Halfway Home

The Fourth of July is often considered the halfway mark of the MLB season although with the fluid Opening Day date from year to year, it is not really the case.  But this year for the Red Sox they will enter today's Independence Day weekend at exactly the halfway mark: 81 games in the book.  Here's a few quick thoughts about the Red Sox at the halfway marker.

*Of course, the first half of 2015 has been a massive disappointment for the Red Sox.  They are in last place in the AL East with a record of 37-44.  There has been a sliver of hope in the last week provided by a 5-2 road trip to Tampa Bay and Toronto.  This has cut the Sox deficit in the division from ten games out to six.  The other four teams are all bunched within one game of each other.  Despite many stories lately about how much better the AL East is than predicted, I still consider it a mediocre group, all teams with major flaws.  This may leave the door ajar for the Sox to to walk back in. Maybe.

* Here comes the math.  In order to get to 87 wins the Sox need to play 50-31, a .617 pace.  To get to 90 wins, 53-28, a clip of .654.  That leads to two questions: can the Red Sox play over .600 ball and would that be enough to win the AL East?  Based on their first half it would be hard to imagine an over .600 winning percentage.  In addition no AL team has played at that pace so far ( Houston .580 and KC .579 are tops).  But the Sox are not without talent ( enough talent??) and they are still due for that elusive winning streak.  As to 87-90 wins garnering the title:  As of today the Orioles and Yankees are tied for first, only five games over .500 ( they both have two more games to play until they reach 81). If those teams split the next two, they would both be on pace to finish twelve games over .500 or in other words: 87-75.  So 87 might do it, but the math for Boston to get to 87 is still daunting.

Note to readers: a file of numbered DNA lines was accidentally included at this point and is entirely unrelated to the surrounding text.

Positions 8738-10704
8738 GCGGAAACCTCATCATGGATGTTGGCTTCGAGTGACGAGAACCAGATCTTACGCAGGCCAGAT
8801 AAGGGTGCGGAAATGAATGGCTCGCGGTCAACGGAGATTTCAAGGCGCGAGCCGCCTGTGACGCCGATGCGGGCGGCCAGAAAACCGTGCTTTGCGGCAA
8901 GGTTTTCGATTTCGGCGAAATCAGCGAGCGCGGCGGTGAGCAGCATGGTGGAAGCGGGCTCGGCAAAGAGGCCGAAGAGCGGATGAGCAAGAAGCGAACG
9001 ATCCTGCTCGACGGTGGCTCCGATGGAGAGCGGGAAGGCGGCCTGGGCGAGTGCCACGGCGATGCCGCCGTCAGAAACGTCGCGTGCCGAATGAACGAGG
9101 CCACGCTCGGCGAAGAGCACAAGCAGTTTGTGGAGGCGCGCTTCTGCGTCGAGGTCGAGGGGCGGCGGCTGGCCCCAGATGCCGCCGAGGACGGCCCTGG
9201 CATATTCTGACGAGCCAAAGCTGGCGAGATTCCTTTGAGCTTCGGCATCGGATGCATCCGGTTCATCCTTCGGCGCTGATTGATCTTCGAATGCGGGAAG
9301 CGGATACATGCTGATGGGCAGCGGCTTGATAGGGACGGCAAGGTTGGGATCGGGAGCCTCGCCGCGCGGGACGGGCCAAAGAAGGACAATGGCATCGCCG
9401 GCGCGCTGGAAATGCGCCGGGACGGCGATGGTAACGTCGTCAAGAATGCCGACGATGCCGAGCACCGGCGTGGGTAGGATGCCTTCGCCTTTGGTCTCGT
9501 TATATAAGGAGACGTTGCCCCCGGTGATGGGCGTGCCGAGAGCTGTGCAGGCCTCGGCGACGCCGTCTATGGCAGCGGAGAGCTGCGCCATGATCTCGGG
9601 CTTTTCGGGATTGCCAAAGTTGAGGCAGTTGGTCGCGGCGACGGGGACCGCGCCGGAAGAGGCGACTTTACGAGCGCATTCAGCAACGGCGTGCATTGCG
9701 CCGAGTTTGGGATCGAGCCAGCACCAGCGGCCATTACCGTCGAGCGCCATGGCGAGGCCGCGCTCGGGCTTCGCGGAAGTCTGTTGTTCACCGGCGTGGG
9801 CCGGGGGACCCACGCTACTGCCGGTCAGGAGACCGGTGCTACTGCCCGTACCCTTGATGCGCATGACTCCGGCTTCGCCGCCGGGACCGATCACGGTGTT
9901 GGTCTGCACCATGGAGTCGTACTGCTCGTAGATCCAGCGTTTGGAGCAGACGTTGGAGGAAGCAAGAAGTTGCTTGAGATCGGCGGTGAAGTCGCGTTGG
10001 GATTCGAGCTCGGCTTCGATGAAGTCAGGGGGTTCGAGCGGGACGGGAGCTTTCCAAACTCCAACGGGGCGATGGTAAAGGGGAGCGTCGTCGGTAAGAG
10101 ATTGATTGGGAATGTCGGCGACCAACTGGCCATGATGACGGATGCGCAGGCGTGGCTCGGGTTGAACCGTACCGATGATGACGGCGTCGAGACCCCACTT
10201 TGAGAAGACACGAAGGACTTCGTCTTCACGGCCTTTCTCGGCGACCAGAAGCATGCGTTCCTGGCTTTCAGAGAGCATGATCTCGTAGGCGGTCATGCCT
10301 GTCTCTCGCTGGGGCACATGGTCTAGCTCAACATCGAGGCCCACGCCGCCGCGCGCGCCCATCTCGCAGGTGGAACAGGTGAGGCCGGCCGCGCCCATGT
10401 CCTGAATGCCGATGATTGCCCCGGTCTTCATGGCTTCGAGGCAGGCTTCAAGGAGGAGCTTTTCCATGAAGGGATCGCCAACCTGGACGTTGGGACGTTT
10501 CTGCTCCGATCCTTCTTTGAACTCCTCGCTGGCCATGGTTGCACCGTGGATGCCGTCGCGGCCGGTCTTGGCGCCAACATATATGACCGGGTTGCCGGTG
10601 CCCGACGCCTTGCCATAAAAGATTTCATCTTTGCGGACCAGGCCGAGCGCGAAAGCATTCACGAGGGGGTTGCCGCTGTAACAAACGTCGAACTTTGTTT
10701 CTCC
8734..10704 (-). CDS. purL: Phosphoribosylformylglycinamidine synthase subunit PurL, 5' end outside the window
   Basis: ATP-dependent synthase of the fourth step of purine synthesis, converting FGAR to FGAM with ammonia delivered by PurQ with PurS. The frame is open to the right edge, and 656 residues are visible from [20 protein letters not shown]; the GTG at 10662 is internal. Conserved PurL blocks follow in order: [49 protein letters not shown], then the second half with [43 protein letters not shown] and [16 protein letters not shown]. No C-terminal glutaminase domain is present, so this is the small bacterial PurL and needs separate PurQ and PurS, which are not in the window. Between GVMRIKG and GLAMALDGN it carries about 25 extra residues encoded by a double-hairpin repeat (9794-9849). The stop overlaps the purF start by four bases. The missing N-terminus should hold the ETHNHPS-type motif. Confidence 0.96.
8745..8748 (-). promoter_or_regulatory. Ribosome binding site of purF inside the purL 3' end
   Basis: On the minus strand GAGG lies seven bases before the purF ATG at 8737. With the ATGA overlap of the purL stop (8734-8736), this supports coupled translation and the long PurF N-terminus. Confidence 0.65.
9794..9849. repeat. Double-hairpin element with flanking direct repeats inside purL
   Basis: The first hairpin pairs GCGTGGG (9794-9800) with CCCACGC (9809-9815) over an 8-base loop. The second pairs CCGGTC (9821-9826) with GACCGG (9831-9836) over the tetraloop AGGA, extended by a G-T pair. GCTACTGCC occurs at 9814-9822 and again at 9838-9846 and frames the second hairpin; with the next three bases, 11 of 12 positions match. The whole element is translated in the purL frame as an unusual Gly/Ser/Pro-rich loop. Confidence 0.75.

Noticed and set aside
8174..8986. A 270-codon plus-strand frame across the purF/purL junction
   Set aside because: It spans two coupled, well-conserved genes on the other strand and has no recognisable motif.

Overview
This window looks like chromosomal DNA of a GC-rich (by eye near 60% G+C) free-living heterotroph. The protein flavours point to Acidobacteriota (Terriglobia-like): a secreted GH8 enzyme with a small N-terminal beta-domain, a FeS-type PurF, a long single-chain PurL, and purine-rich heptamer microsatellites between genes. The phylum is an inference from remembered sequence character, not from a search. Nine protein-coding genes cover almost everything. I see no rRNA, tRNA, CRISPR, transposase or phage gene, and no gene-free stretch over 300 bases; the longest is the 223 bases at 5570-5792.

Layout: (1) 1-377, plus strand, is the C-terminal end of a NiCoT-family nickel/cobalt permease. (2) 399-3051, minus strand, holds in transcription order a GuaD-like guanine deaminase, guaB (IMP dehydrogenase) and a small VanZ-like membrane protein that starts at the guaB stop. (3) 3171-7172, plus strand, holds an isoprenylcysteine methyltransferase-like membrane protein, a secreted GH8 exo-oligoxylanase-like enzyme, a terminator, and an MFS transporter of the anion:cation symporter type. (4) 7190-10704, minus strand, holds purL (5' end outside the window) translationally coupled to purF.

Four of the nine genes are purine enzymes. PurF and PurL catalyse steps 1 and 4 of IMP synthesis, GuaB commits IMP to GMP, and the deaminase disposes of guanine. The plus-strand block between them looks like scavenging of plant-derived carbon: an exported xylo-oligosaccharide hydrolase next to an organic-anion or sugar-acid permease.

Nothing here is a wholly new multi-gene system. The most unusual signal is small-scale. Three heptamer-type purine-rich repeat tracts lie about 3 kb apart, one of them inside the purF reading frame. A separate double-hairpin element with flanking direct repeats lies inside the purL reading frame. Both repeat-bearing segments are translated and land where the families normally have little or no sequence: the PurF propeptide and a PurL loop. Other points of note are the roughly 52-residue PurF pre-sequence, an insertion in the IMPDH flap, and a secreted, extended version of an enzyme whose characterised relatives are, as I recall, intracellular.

* If the Red Sox are going to climb back into the thick of the AL East race it is imperative they do at least one thing.  Beat the other AL East teams early and often ( especially often).  As amazing as it sounds the Red Sox reach the halfway mark with a winning record against all non-AL East teams: 21-19.  Now not a great record but a winning one.  But even after the 5-2 trip the Red Sox are 16-25 in the division.  If the Red Sox were only one game over in the division, their record would be 42-39 The same record as the Rays and Jays have today, and same number of wins as the other two teams (and of course five more Sox wins in the division would be allotted to some or all of the other teams lessening their marks).